Can’t get to the shops? You can download the digital edition of Rugby World straight to your tablet or subscribe to the print edition to get the magazine delivered to your door.Follow Rugby World on Facebook, Instagram and Twitter. Then on the half-hour mark Wasps struck with a set move. Dan Robson sent a miss pass to Jacob Umaga and, with Zach Kibirige drawing the attention of Exeter’s defence, the fly-half burst through, got past Stuart Hogg and scored under the posts. Here’s that try… Chiefs beat Wasps to add English title to their European one English champions: Exeter celebrate with the Gallagher Premiership trophy (Getty Images) Exeter crowned Premiership championsThe Gallagher Premiership final looked very different this year. Blazing sunshine and blue skies replaced by swirling rain and floodlights. Stands packed with fans in a multitude of colours replaced by rows and rows of empty green seats. The roars of tens of thousands of spectators replaced by the sporadic cheers from the non-playing members of the squad (and the cutouts Wasps brought with them didn’t make too much noise!).What hadn’t changed was the fact Exeter Chiefs were in the Twickenham showpiece – for the fifth straight year. And a 19-13 victory over Wasps, the team they beat back in 2017 when lifting their first English title, ensured Exeter added the Premiership trophy to the Heineken Champions Cup that they lifted a week ago.A decade after being promoted to the top flight, Chiefs are double winners, English and European champions. That’s quite a rise.Wet weather: There was heavy rain at Twickenham for the final (Getty Images)The game lacked momentum such were the conditions and Exeter weren’t as clinical in the 22 as they have been throughout the season so, as Rob Baxter said afterwards, the Chiefs had to “dig deep” in order to lift the silverware.Wasps were able to negate the effectiveness of Exeter’s driving maul, which has become something of a super-strength for the Chiefs, but it wasn’t an evening for the dazzling attacking rugby Wasps have produced in the second half of this elongated season, the miserable weather leading to many a dropped ball from both sides.Despite the horrible conditions, the first half was lit up by two wonderful pieces of back play.First, Exeter switched their attack to the narrow side, Henry Slade took the ball to the line and then burst straight between two Wasps defenders before cutting inside another to score the opening try after 18 minutes. You can watch it here… The Chiefs led 13-10 at half-time thanks to two penalties from Joe Simmonds to Jimmy Gopperth’s one. The fact Exeter chose to go for the posts rather than attack from their set-piece was a change in tactics, but one that worked.Exeter had chances to extend their lead early in the second half but this time opted for lineouts in the 22 rather than shots at goal – and that didn’t pay off.Jack Willis proved why he keeps picking up awards by winning an important breakdown penalty just metres from his own line while other moves broke down with knock-ons in the back-line – unsurprising with the rain continuing to teem down.Gopperth – the oldest scorer in a Premiership final – then drew Wasps level with a penalty midway through the half before a scrum penalty followed by a breakdown penalty took Chiefs upfield and gave them the opportunity to restore their advantage, which Simmonds duly did from the tee.Extra support: Wasps brought headshots of those who couldn’t be at Twickenham (Getty Images)With ten minutes to go, Man of the Match Slade found touch five metres out from a penalty – the perfect position for the Chiefs to get their lineout maul rolling. It felt like this could be the match-winning moment, only for Wasps defensive work to again drive them back.A couple of minutes later, it looked like Wasps might take the lead with a driving maul of their own close to the line. That broke down but they were awarded another penalty. They opted for another lineout rather than a shot at goal, which would have drawn them level if successful, and Exeter were able to steal possession.From there the Chiefs worked their way upfield, set another couple of driving lineouts and Simmonds slotted another penalty with the last kick of the game to secure victory.A different final but the same outcome as the previous week’s. Exeter Chiefs are double winners.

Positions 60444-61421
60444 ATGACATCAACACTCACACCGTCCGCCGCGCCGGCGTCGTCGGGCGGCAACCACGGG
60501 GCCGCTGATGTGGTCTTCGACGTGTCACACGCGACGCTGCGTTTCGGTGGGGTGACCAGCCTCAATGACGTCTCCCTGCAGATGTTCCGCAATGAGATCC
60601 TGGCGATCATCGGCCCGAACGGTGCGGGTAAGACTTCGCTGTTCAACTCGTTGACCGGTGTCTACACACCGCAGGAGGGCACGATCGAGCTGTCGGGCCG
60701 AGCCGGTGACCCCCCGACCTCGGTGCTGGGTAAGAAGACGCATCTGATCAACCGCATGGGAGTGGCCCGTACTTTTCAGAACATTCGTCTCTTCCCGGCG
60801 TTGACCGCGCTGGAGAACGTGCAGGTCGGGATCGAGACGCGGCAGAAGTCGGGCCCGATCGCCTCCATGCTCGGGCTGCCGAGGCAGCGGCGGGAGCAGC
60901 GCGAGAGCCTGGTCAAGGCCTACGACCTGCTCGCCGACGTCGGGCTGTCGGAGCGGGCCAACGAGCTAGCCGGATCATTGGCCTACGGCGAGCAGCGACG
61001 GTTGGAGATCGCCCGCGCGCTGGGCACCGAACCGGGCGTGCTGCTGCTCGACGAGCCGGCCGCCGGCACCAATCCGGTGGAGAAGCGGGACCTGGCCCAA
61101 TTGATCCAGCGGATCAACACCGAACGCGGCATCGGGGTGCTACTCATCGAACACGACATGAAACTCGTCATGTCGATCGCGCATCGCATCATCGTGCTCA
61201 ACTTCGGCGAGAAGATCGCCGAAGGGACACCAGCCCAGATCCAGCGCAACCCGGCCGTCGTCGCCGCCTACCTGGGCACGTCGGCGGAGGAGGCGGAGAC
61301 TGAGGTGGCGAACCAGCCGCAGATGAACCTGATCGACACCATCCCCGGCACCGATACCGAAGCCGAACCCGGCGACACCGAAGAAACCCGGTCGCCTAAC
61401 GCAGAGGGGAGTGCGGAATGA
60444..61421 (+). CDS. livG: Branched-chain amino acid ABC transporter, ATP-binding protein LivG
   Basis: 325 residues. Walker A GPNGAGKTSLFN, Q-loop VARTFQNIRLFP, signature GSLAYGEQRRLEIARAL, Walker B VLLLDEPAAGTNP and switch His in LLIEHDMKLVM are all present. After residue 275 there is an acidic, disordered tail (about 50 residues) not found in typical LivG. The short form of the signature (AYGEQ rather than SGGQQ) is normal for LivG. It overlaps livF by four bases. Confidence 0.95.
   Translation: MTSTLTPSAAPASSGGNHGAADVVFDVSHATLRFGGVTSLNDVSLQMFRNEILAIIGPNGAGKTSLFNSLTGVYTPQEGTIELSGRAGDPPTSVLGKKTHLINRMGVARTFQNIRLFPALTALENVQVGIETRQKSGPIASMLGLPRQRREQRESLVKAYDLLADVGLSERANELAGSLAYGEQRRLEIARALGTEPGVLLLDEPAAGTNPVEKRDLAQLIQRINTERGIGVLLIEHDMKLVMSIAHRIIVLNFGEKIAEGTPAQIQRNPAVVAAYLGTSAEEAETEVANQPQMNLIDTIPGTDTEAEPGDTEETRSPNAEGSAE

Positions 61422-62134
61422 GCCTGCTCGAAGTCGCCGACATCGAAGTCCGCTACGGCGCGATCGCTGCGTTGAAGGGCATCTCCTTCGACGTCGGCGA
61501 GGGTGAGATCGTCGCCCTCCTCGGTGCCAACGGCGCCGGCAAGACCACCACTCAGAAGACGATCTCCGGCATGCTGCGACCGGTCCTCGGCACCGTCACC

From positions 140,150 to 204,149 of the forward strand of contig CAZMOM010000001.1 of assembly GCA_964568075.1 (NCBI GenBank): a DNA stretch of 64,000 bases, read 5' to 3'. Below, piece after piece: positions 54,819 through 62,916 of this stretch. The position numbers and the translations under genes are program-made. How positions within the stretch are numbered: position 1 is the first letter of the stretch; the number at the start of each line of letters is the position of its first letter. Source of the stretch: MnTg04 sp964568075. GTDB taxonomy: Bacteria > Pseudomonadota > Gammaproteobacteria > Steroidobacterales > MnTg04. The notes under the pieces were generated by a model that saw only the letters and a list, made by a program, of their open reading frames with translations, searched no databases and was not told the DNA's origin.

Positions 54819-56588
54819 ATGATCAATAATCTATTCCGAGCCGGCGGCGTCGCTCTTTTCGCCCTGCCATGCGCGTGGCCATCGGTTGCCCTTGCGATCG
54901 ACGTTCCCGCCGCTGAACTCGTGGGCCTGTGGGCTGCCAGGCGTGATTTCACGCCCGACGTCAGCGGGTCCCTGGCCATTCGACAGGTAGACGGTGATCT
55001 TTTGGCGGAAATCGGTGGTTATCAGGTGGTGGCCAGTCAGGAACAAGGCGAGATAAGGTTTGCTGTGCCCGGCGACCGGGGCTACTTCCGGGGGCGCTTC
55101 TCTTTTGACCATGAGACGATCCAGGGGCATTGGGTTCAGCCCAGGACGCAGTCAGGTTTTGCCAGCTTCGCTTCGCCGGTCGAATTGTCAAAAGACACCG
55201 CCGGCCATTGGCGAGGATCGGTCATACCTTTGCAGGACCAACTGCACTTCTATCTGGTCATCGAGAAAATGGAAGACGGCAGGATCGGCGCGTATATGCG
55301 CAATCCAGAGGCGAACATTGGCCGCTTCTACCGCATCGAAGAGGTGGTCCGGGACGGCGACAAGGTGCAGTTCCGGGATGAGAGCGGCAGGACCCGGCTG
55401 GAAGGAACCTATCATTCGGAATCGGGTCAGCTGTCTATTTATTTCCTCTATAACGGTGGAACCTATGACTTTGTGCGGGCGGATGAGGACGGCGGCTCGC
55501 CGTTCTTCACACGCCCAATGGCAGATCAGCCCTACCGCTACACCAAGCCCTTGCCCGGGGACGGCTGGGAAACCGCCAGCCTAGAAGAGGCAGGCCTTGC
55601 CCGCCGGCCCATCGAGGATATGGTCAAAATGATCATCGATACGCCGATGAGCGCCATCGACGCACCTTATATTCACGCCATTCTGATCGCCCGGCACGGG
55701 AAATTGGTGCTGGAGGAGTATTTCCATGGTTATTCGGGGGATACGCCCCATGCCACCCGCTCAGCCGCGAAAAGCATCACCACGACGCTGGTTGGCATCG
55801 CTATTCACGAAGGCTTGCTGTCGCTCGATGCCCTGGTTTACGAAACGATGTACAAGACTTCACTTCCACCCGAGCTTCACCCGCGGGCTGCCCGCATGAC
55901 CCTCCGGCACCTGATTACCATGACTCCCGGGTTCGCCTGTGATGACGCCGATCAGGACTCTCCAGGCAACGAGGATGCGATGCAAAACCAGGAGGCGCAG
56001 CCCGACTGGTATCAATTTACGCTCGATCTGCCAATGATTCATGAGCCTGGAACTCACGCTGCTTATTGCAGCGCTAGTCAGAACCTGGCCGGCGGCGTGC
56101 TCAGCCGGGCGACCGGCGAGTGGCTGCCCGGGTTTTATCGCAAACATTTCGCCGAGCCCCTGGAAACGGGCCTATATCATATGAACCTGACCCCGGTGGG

Photographs: Courtesy of Sigurd Larsen+ 10 Share 2014 “COPY” Denmark ArchDaily Architects: Sigurd Larsen Area Area of this architecture project Year: Area: 80 m² Area: 80 m² Year Completion year of this architecture project Sorte Hus / Sigurd Larsen Photographs ShareFacebookTwitterPinterestWhatsappMailOrhttps://www.archdaily.com/547069/sorte-hus-sigurd-larsen Clipboard ShareFacebookTwitterPinterestWhatsappMailOrhttps://www.archdaily.com/547069/sorte-hus-sigurd-larsen Clipboard Sorte Hus / Sigurd LarsenSave this projectSaveSorte Hus / Sigurd LarsenSave this picture!Courtesy of Sigurd LarsenHouses•Copenhagen, Denmark Year: CopyAbout this officeSigurd LarsenOfficeFollowProductsWoodSteel#TagsProjectsBuilt ProjectsSelected ProjectsResidential ArchitectureHousesCopenhagenHousesDenmarkPublished on October 03, 2014Cite: “Sorte Hus / Sigurd Larsen” 03 Oct 2014. ArchDaily. Accessed 11 Jun 2021.